• The rudder pin stays in the rudder to prevent the rotating white plastic piece from spinning.
  • Make sure you remove the tape from the breather holes.
  • Drain the boat! If there is any water in the boat it is your responsibility to drain it fully.
    • If you need to drain, derig first, then flip it upside down and lift the bow up so it drains out the back. Every once in a while put the bow back down to let air in
    • Please initial that you drained boat on sign-out sheet, or note any other issues.
      • The Mach 2 has small drain holes in each bulkhead. These little holes allow water to flow through the boat so it can be emptied via the bung holes in each tank. This image should make it easier for Mach 2 sailors to empty any water that may get into the boat. Note: The red circles are the drain holes


Sailing Basics

  • Stay on your feet! When not up foiling and hiking, try keeping your feet underneath you; half crouching/sitting is good as you’ll have to adjust your weight a lot as you get the balance of the boat at low speed.
  • To get foiling, sail on a reach. A pretty tight reach is usually best but once there is a lot of breeze there is a wide range of angles that will work. Give the main a nice ease, and once the boat starts to heel to windward, bear off a bit and let the boat power up. Once it starts to pop up onto the foils and accelerate, you will need to trim in the mainsheet a good amount because the apparent wind starts to move forward.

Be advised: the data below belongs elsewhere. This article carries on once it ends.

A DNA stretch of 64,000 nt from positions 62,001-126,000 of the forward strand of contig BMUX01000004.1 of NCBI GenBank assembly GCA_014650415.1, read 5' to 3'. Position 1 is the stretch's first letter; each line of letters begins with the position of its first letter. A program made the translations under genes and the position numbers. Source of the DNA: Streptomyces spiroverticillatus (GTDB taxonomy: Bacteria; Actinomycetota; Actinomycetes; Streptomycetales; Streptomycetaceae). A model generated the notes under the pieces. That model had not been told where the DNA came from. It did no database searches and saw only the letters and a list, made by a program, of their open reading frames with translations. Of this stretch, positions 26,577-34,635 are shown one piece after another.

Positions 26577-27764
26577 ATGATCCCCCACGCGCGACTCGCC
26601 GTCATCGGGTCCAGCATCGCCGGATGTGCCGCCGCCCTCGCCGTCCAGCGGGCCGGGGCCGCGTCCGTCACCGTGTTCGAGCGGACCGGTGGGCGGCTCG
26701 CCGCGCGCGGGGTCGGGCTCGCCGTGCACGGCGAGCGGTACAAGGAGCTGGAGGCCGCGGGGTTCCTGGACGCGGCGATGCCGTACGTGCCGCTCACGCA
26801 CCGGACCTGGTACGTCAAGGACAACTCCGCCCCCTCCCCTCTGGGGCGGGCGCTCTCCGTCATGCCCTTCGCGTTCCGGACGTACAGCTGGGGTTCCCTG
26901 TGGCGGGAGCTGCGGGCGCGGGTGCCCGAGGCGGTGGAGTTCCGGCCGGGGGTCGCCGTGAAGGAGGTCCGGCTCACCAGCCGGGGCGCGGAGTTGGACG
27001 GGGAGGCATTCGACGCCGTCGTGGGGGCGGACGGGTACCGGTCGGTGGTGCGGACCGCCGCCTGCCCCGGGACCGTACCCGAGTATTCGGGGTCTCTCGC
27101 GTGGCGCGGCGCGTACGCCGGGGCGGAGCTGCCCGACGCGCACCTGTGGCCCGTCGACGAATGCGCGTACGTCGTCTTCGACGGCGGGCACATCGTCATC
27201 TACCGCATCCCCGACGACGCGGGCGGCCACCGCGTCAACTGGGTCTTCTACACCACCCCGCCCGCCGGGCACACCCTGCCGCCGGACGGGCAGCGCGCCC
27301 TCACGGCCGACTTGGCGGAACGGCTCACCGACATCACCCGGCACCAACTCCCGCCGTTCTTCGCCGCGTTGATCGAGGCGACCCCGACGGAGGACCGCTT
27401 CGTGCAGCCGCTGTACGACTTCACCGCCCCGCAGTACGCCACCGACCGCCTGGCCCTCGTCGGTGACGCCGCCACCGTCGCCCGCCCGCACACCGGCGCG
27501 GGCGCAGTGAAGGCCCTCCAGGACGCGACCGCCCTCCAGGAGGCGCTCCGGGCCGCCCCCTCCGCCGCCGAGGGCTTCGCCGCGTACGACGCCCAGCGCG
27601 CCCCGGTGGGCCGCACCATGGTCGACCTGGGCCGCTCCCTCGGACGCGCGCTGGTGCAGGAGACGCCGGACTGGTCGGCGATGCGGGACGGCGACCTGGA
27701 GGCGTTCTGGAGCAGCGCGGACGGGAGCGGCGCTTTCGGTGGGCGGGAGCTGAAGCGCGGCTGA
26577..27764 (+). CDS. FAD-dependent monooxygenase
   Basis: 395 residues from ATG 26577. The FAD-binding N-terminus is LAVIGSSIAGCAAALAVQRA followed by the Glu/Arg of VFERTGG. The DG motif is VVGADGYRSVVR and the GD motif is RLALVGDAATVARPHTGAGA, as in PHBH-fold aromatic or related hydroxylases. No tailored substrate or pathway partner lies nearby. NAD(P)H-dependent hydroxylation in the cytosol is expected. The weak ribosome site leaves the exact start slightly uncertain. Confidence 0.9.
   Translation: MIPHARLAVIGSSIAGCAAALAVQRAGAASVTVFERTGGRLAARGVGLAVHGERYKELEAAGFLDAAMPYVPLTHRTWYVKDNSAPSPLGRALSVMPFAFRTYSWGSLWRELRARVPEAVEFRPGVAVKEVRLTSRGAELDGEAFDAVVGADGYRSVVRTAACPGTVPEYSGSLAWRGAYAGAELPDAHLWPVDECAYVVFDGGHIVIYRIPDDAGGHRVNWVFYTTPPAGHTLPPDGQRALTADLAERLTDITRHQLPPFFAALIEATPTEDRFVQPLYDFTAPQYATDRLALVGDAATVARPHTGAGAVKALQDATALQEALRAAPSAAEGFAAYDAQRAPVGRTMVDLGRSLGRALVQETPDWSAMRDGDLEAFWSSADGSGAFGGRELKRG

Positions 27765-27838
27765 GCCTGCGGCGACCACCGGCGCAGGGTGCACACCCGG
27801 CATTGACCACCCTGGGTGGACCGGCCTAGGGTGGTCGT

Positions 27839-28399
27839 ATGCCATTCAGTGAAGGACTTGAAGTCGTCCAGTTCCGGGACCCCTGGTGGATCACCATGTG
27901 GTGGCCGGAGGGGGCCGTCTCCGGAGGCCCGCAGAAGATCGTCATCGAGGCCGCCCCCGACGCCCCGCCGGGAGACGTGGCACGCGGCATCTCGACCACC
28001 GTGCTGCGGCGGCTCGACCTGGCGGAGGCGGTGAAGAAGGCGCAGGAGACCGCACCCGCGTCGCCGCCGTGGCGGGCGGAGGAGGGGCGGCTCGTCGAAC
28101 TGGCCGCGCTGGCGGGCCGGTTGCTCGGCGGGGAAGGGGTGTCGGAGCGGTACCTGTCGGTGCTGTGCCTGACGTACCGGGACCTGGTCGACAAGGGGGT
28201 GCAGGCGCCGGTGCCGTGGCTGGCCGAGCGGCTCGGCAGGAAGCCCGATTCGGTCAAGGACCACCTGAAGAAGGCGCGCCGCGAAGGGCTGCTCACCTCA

• Keep the rig on top of you! Like a windsurfer. Always have windward heel - if you get too flat, or heeled to leeward, ease the main until the boat comes back on top of you. Hiking helps too, but the rig can generate a lot of power so the mainsheet is most important.
  • Control the power! Easing and trimming to power up and depower is important of course, but steering in and out of your power zones is super important too.
    • Upwind: pinch to depower, foot to power up.
    • Downwind: sail to a run to depower, up to a reach to power up.
  • Be active in the straps! It can be necessary to move in through a lull or if you stall the sail.
  • Sit forward! Further than you might think - just behind where the wing starts to curve (just behind the control lines on the trampoline).
  • Observe! Often taking a break and watching someone else sail for a while can have a huge impact when you go back in.

Tuning Basics

  • Vang is good - it is especially hard to see from on the boat, so use it. And then use more. And probably even more.
  • Cunningham depowers the sail significantly.
    • Keep a moderate amount of cunningham on at all times so that the camber inducers in the sail remain on the mast. This is maybe a bit more than finger tight?